#1. Develop and Debug in Sandbox Isolation Mode (its faster)
If you ever want your plug-ins to work on CRM Online then you need to make sure you're plug-ins work in sandbox isolation mode. And you will be surprised to learn what works and doesnt work when in sandbox mode. These are just a few of the things I've run into that don't work in sandboxed plug-ins
- Calling a web-service using IP address or localhost.
- Creating the WCF service proxy class by calling its constructor.
- CRM LINQ queries
- Calling a web service using default credentials
Also, it is now actually easier to debug plug-ins when they are sand-boxed. When registering a plug-in, you have three options of where the plug-in can be stored.
- On Disk - The plug-in assembly is stored on the CRM server file system (in the Server\Bin\Assembly folder).
- Database - The plug-in assembly is actually uploaded to the CRM server and stored in the CRM database.
- GAC - The plug-in is stored in the global assembly cache on the CRM server.
In previous versions of CRM if you wanted to debug a plug-in your only option was to register the plug-in on DISK. This meant that everytime you made a change to your plug-in code you had to re-copy the file to the assembly folder (which also meant you had to restart IIS and the CRM Asynchronous service).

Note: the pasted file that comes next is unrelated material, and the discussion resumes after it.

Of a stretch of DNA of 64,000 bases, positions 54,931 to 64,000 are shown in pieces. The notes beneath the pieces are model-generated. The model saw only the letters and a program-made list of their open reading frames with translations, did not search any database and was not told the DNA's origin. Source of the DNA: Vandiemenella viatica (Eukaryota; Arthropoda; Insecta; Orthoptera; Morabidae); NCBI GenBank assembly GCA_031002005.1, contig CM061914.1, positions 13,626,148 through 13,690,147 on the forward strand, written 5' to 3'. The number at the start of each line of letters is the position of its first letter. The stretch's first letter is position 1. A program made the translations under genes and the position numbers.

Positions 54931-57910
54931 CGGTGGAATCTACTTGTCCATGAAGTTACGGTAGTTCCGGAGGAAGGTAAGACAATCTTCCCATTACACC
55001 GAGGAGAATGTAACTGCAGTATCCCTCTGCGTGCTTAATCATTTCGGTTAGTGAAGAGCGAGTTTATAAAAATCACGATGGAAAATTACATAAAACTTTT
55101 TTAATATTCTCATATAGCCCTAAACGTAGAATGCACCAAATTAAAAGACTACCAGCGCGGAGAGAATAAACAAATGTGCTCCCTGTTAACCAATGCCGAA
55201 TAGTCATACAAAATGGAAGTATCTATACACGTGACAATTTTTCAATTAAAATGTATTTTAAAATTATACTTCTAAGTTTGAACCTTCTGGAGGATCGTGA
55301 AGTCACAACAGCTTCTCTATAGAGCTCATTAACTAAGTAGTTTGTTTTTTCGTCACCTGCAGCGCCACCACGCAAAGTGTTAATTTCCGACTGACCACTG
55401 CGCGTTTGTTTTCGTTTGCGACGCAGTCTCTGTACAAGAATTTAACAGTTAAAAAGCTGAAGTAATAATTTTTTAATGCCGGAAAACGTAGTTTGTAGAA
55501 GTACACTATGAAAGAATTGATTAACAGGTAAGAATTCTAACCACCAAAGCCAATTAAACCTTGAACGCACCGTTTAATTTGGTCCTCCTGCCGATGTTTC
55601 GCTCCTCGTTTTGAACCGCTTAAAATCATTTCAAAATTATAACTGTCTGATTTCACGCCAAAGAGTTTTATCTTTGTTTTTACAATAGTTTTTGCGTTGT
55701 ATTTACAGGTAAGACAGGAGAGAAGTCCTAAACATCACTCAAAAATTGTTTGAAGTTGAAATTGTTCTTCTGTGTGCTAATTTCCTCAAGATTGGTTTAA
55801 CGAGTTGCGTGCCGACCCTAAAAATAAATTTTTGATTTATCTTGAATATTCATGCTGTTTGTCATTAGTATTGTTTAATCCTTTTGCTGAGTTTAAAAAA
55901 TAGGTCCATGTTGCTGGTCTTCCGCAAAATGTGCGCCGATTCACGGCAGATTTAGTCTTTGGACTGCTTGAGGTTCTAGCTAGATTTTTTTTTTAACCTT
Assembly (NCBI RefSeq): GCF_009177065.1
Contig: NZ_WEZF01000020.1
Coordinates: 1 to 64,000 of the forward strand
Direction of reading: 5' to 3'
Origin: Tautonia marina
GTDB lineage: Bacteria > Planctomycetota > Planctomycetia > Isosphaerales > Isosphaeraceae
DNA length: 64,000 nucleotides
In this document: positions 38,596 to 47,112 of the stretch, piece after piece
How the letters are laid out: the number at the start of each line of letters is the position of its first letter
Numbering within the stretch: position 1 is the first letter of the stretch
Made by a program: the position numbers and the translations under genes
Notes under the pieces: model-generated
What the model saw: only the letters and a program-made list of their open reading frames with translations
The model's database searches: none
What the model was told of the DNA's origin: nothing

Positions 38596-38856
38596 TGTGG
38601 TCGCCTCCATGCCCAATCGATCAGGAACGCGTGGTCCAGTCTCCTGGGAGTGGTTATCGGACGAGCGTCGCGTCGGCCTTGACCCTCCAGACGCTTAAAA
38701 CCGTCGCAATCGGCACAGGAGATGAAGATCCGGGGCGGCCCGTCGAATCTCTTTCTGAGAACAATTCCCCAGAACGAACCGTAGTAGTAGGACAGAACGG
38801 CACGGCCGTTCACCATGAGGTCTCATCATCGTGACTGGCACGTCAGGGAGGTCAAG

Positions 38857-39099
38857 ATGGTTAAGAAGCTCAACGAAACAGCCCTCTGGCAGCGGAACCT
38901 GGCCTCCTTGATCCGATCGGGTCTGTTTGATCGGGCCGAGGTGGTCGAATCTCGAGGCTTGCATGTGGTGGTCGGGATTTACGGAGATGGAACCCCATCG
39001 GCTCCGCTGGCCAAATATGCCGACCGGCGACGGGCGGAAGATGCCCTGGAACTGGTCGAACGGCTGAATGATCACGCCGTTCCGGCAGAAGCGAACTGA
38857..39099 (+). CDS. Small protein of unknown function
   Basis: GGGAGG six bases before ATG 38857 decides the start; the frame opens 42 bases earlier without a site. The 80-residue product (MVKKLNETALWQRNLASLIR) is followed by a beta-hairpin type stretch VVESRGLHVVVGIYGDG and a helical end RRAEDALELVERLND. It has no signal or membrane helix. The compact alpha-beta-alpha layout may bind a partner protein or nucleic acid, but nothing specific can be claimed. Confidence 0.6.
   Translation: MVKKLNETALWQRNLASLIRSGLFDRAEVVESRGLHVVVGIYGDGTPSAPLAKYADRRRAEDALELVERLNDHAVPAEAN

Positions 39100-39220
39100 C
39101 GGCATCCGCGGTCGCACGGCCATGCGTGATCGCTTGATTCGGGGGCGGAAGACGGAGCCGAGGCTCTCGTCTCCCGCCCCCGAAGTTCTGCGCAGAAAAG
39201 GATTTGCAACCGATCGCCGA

Now you can debug the plug-in even if it's stored in the database and in sandbox mode, and it's actually a much faster development cycle because you can avoid restarting IIS and the Asyc service.
Debugging a plug-in is simple, just follow the instructions in the SDK found here. Essentially, there are three differences from debuggin an on-disk plug-in
- Add the SandboxDebugPlugins key to the registery (see the instructions in the SDK).
- Copy the PDB file for your plug-in assembly to the server\bin\assembly folder.
- In Visual Studio, attach the debugger to all of the "Microsoft.Crm.Sandbox.WorkerProcess.exe" processes.
In fact, you can make the process of re-uploading the plug-in DLL to CRM very fast with a simple console application. All the console app needs to do is connect to the CRM server, and update the "Content" attribute of the PluginAssembly record for your plug-in. The following code should do the trick:
QueryExpression query = new QueryExpression(PluginAssembly.EntityLogicalName);
query.ColumnSet = new ColumnSet("name");
query.Criteria.Conditions.Add(new ConditionExpression("name", ConditionOperator.Equal, myAssemblyName));
EntityCollection retrievedAssemblies = _serviceProxy.RetrieveMultiple(query);
if (retrievedAssemblies.Entities.Count > 0)
PluginAssembly myAssembly = (PluginAssembly)retrievedAssemblies.Entities;
byte bytes = File.ReadAllBytes(myAssemblyPath);
myAssembly.Content = Convert.ToBase64String(bytes);
If you also automate the copying of the PDB file into the server\bin\assembly folder then you can actually get at pretty quick debugging cycle going.